Nicolas Sarkozy, the center-right former interior minister running for president, is leading in the polls for the first round of voting, on April 22, followed by Ms. Royal in second place. Only the top two candidates make it into the second round, two weeks later. With a crowded field of 12 candidates and many undecided and first-time voters, every vote counts.

The potential 1.5 million electronic votes ''is not insignificant,'' said Vincent Feltesse, director of new technologies for the Socialist Party. ''It's an important percentage. We remember what happened the 21st of April.''

On April 21, 2002, the first round of voting in the last presidential election, the extreme-right leader Jean-Marie Le Pen staged a stunning upset. He edged out the Socialist candidate, Lionel Jospin, to take second place by fewer than 200,000 votes.

It is not only the Socialists who oppose the use of electronic machines.

Francois Bayrou, the centrist candidate from the Union for French Democracy party, said last month that it was necessary to ''stop this evolution and suspend all use'' of electronic voting, because the vote would not be completely reliable.

Some smaller party candidates, including those representing the Green and Communist Parties, also are demanding that the machines not be used. The governing Union for a Popular Movement, which Mr. Sarkozy heads, favors their use.

Each municipality has the right to choose whether or not it wants to go electronic. A number of cities and towns, including Grenoble, Beauvais, Saint-Denis and Sceaux, have said they are sticking with paper ballots on election day because of doubts about the new technology.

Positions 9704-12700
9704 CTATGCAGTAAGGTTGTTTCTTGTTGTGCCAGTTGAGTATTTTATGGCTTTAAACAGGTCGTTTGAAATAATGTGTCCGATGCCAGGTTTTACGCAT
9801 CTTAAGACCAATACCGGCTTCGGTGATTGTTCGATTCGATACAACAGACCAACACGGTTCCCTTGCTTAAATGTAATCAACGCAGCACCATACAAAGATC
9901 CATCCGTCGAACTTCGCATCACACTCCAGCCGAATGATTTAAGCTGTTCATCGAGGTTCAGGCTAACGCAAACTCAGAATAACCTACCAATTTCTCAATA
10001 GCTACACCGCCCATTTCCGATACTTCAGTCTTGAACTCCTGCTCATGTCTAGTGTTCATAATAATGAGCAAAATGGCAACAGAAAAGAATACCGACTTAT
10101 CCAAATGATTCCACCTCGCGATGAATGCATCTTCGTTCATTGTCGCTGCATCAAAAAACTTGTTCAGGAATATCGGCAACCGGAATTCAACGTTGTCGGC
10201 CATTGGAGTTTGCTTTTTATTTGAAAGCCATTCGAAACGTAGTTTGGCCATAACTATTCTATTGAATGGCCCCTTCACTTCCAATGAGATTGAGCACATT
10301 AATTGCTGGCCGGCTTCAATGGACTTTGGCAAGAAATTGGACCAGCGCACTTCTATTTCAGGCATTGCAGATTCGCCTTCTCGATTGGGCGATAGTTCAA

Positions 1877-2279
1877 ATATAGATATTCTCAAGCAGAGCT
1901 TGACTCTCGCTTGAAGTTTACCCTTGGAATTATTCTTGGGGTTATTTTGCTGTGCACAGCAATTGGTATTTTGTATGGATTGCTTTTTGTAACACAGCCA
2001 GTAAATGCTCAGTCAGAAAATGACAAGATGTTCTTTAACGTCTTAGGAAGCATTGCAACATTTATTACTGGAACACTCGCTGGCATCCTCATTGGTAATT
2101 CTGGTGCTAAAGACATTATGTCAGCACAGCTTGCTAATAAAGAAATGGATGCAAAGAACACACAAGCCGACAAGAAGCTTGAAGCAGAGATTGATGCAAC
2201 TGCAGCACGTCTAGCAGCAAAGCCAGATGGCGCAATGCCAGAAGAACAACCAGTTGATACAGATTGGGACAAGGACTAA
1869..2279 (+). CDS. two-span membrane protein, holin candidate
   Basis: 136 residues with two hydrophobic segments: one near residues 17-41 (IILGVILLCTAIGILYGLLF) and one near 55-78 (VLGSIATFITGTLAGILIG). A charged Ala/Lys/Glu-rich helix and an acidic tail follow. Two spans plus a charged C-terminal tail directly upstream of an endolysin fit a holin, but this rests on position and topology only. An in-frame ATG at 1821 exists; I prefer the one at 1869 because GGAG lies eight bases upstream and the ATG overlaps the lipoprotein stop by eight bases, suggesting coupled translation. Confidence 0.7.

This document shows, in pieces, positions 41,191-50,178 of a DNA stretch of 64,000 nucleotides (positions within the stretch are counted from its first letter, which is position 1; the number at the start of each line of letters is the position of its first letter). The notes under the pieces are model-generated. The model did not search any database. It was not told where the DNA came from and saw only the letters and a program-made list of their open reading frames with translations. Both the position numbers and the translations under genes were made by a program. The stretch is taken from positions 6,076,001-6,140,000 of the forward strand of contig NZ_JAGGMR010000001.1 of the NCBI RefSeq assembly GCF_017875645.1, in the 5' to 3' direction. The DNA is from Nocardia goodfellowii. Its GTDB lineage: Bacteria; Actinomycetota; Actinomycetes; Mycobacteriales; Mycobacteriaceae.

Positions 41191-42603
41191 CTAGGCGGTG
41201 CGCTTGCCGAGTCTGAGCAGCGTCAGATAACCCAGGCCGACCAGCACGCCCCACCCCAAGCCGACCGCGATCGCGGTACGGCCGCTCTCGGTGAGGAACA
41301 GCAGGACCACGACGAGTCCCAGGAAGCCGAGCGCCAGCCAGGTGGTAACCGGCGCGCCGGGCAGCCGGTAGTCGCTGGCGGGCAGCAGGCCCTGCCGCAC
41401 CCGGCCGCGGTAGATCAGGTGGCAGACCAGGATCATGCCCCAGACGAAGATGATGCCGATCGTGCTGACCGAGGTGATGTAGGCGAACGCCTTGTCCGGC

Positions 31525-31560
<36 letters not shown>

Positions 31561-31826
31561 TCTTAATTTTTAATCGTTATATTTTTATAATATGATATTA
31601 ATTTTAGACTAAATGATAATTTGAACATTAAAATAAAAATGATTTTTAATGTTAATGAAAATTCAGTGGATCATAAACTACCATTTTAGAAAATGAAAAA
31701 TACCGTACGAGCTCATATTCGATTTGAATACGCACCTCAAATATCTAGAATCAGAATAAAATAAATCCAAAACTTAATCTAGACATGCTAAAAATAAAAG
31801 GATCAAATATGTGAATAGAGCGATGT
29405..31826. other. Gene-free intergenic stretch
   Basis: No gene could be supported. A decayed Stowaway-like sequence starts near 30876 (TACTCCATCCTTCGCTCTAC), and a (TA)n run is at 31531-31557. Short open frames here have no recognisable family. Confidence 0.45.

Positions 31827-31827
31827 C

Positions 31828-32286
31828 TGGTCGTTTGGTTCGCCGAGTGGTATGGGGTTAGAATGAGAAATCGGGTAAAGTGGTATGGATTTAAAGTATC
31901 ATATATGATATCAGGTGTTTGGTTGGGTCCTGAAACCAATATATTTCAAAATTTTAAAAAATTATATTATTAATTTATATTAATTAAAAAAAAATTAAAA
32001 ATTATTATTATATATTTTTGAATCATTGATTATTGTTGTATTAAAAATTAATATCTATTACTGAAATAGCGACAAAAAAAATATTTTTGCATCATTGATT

Cost is also a deterrent; each machine costs more than $5,300.

An organization called ''Citizens and Computer Technicians for a Vote Verified by the Elector'' has circulated an online petition to oppose all computerized voting in the election. It already has more than 38,000 signatures.

But the Constitutional Council, France's highest constitutional body, defends the integrity of the new system. In a statement last Thursday it said that all voting machines had been authorized by the Interior Ministry and ''have been declared in conformity with the Constitution.''

Some electronic voting machines have been used in regional and European elections in France since 2004, without problems, according to a senior Interior Ministry official, who spoke on condition of anonymity as is the tradition in his office.

About 80 percent of the machines scheduled to be used this month in about 70 municipalities are made by Nedap, which has had its own share of problems. Ireland spent more than $50 million on Nedap's machines, but suspended their use in elections in 2004 and 2006 after doubts about their reliability surfaced.

ES&S-iVotronic is providing about 160 machines to be used in as many as eight municipalities. The Spanish company Indra is providing a smaller number of machines.

''We have an extreme amount of confidence in our machines in France,'' said Rob Palmer, director of marketing and communications for ES&S-iVotronic. ''Our machines have proven themselves in thousands of elections in the United States and elsewhere.''

Matthijs Schippers, director of election systems for Nedap, said: ''The systems we have developed for France comply with all legal standards and regulations that are incorporated in French electoral law. The accusations have no factual basis.''

A number of towns are testing the electronic voting systems in dry runs intended to identify glitches and put their electorates at ease.

Last week in Reims, the capital of the Champagne region and one of the largest towns to sign on to electronic voting, 100,000 registered voters were given the opportunity to try the machines.